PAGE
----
happy, even enough to milk if you want to get into the sheep's milk
cheese or yogurt market.
- Icelandic sheep have a double coated
fleece. Long guard hairs on the
top called the Tog and a downy undercoat called Thel. The fibers can
either be spun together, or easily pulled apart to make a rug yarn from
the coarser fibers, and a soft light yarn from the undercoat. In short,
you don't get one fiber from the sheep... but three possibilities.
- Icelandic sheep will naturally shed
their fleece. The truth of it
is... the market is saturated with wool right now. It often costs more
to have your sheep sheared than the fleece is worth. And if you process
the wool into yarn at one of the micro-mills, you'll need to get a good
price for that yarn just to break even. When you're just starting out,
this can be an added expense and headache you don't need. No problem.
In the spring, Icelandic fleece "breaks" and the sheep rub
their long winter coats off. Icelanders used to pick the fiber off trees
and bushes before they discovered it might be easier to collect it all
at once... off the sheep! I should note that even though the sheep
will, eventually, shed their fleece, you'll want to shear your ewes
either just before, or just after, they lamb, so the lambs can find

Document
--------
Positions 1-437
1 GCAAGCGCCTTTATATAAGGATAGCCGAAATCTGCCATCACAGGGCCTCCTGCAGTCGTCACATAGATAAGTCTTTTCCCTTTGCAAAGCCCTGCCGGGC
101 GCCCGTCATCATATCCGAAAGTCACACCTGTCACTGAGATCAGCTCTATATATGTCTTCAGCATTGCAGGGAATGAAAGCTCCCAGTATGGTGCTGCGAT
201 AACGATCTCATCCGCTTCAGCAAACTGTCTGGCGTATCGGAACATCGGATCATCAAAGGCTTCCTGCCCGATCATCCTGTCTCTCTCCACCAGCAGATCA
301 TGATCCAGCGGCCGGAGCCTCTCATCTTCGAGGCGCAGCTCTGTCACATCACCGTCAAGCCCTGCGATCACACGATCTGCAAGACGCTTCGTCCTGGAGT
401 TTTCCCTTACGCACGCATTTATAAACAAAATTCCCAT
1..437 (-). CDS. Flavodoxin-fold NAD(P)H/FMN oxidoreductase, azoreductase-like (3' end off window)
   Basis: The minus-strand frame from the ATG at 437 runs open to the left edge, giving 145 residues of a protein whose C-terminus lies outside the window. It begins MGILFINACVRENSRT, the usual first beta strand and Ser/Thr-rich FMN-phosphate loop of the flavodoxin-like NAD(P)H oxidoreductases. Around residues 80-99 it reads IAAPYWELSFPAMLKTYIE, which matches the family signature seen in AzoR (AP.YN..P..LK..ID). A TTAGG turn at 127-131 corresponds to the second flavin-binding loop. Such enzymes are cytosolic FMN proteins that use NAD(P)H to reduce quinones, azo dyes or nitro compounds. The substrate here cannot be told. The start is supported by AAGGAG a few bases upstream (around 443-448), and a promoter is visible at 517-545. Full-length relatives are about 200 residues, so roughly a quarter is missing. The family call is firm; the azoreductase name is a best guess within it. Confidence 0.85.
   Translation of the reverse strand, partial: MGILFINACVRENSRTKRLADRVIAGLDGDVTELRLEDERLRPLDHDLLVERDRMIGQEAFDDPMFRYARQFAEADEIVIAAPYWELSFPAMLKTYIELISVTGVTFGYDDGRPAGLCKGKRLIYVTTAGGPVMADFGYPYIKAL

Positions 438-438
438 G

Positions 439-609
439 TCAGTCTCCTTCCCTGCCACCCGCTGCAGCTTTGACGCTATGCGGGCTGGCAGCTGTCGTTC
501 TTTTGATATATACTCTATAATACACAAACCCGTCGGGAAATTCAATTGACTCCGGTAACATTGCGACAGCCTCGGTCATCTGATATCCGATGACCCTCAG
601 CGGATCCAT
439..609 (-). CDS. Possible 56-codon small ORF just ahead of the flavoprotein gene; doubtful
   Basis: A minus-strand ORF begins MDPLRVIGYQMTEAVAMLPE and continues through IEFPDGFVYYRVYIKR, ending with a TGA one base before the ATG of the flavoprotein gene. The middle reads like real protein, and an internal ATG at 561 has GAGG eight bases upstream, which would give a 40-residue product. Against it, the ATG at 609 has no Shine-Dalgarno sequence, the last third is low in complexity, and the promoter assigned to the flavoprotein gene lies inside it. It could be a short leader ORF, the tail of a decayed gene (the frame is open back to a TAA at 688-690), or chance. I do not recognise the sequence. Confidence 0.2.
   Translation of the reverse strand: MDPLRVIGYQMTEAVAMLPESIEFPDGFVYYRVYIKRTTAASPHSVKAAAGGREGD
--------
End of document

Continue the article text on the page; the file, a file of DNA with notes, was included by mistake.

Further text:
the udder under all that wool! We sheer the winter coats off by
hand. It takes me about an hour to get a fleece off while the
ewe and her new lamb are in the lambing pen. She isn't happy about my
"messing around" with her, but the fleece comes off easily
and the lamb can find what it is looking for afterwards. You're also
cutting off anything left over from the birth, plant material in the
fleece, etc... things you don't need around your new lamb.
- Icelandic sheep are durable. Or
as one shepherd put it ruefully "when we were starting out, we
did everything wrong... and nobody died!" For generations, Icelanders
drove their sheep to summer pastures, and left them. Those that didn't
survive, didn't contribute their genes to the next generation. Some
of these sheep are so clever, they're called Leader Sheep, because they'll
take charge of the flock in an emergency. All of them are durable, and
given even rudimentary shelter will thrive in icy winters. Does it sound
like the perfect Vermont sheep yet?
- Icelandic sheep produce a lean, moderately
sized, carcass. While you may
be keeping yours for fleece and mowing, this was one of our considerations.
Lean, clean, meat, grown on our own pastures.
- And, in the same vein, a flexible, desirable,
pelt. Sheepskins used to be very
popular, and still are especially for people who have circulation problems.
They cushion and breath naturally.
- Icelandic sheep naturally come "polled"
and "horned." Polled,
or hornless, is the way for new shepherds to go, we've been told. But
we love the look of a fully horned ram. And horns give you handles to
grab, when you need to move a sheep around. Horns can hook you by accident,
but if a ram is determined to drive you out of his space, the comes
at you with the bony plate in his forehead, like a battering ram (hence
the name of..). Like any testosterone charged male, rams can be unpredictable,
so you'll exercise caution around them.
The List: What You Need To Keep Icelandic Sheep
Sheep: a quick primer
Go to our Resources and Links section
to visit? We're in Mansfield, VT outside of Stowe.